Direct-to-the-consumer brands are giving the cycling industry an ol' fashioned shake up right now, challenging the established players to match the sheer value-for-money that's possible with a shorter supply chain. Reid Cycles is one of those brands, and while it's not a name we'd have previously associated with mountain biking, the new Solo360 27.5 shows that Reid are getting serious about playing in the dirt too.
The not-so-minor details
Reid Solo360 27.5
Very competitive pricing.
Nice looking frame finish.
FOX fork and XT brakes are winners.
Handlebar is very narrow.
Rims are not tubeless compatible without fitting rim strips.
We’re well accustomed to seeing flocks of Reid’s brightly coloured, basket-adorned, women’s step-through bikes all over Sydney – the brand has done very well in the urban/lifestyle cycling market. Now they’re looking to emulate this success in the mid-range mountain bike market with their most advanced hardtail to date.
The Solo certainly looks the part in the flesh, with smooth finished welds, curvy dropouts and an integrated headset giving the Solo a very sleek feel, complemented by the understated satin paint job. It has the kind of subtle looks that will win over many buyers at this price point, who generally don’t appreciate ‘look at me’ paint jobs.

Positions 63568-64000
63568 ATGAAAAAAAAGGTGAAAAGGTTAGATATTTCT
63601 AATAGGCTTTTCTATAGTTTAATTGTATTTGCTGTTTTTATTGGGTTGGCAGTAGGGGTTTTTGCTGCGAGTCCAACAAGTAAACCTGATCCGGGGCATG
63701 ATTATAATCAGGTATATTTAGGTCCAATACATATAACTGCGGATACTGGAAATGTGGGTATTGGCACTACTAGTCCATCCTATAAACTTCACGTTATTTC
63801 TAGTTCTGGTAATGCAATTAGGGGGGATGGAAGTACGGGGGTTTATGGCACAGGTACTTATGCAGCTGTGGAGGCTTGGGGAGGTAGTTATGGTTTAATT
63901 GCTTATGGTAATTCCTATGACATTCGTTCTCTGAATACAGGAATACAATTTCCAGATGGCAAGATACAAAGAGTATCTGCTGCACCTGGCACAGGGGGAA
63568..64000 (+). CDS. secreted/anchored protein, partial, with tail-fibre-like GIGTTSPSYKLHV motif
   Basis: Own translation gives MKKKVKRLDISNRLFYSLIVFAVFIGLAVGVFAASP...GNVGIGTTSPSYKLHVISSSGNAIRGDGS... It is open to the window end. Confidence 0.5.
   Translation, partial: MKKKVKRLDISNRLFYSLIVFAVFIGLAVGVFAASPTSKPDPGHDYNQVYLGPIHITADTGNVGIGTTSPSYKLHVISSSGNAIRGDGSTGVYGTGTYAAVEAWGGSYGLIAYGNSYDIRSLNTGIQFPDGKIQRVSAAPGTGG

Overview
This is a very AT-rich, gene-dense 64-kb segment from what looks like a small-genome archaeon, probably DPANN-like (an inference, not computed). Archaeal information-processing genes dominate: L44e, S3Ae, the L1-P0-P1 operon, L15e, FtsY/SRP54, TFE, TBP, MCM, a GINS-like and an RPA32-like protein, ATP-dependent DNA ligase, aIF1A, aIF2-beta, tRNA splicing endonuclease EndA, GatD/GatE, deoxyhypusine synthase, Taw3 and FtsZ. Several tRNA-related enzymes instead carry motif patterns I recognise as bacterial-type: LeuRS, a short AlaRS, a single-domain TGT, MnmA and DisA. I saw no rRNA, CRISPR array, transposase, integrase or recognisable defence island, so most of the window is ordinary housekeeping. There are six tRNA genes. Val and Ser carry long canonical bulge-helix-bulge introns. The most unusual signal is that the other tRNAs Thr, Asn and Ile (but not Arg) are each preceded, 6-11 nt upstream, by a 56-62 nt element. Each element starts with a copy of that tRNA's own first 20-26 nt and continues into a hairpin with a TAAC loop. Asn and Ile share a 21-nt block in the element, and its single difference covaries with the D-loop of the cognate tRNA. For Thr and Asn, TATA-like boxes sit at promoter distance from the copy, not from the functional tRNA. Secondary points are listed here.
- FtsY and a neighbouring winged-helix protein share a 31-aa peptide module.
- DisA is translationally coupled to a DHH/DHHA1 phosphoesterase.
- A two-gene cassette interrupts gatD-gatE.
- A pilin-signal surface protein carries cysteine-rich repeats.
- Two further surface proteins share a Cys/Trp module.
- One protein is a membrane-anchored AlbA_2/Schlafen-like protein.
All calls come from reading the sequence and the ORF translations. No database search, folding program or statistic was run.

But in your internet browser, it’s the value proposition of the Solo that is the immediate drawcard – $1599 gets you a seriously well-equipped bike. When you draw a direct comparison between the Solo360 and bikes at the same price from most other brands, you’ll find the Reid is generally a couple of rungs ahead.
Getting a FOX fork with a 15mm axle and FIT4 damper, superb Shimano XT brakes and a predominantly Shimano XT drivetrain (admittedly it’s lacking a clutch derailleur, and the cassette is down specced too) is possibly all the convincing many people will need to drop their cash on this bike. It’s largely excellent kit, all durable and easily serviceable, and helps keep the bike’s overall weight to just 12.05kg.
We’re yet to hit the trails on the Solo, but judging by our experiences with it in the work stand and casting our eye over the geometry chart, it seems to have bones in place for a fun ride. The narrow 660mm handlebars are the only item that leaps out to us as being out of place, so we may pop on something a bit wider before we get shredding. The rest of the angles, at least on paper, are right where you’d want them – a 69-degree head angle and reasonably short 430mm chain stays are number we like, though it’s the $1599 number most people will be paying attention to!